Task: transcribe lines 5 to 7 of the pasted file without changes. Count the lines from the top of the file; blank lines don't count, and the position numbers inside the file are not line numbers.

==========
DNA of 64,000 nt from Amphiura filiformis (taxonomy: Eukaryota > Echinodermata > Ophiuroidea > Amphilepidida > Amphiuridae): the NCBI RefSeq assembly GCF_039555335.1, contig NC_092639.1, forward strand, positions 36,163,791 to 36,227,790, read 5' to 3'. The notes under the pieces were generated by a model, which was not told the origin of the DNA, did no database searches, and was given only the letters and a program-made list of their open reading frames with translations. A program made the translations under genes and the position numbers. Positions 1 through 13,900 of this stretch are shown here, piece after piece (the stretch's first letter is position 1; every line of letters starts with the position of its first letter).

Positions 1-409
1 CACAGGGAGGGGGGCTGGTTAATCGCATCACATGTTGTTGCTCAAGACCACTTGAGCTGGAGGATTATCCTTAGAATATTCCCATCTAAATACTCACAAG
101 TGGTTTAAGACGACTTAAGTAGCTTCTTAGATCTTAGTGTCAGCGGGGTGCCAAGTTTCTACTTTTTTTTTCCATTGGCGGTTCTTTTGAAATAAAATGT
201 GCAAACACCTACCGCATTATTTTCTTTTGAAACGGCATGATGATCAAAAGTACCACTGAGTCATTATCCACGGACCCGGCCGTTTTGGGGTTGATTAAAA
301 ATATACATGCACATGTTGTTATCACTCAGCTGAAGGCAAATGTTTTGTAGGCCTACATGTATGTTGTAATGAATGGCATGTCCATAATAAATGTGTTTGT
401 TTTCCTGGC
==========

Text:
201 GCAAACACCTACCGCATTATTTTCTTTTGAAACGGCATGATGATCAAAAGTACCACTGAGTCATTATCCACGGACCCGGCCGTTTTGGGGTTGATTAAAA
301 ATATACATGCACATGTTGTTATCACTCAGCTGAAGGCAAATGTTTTGTAGGCCTACATGTATGTTGTAATGAATGGCATGTCCATAATAAATGTGTTTGT
401 TTTCCTGGC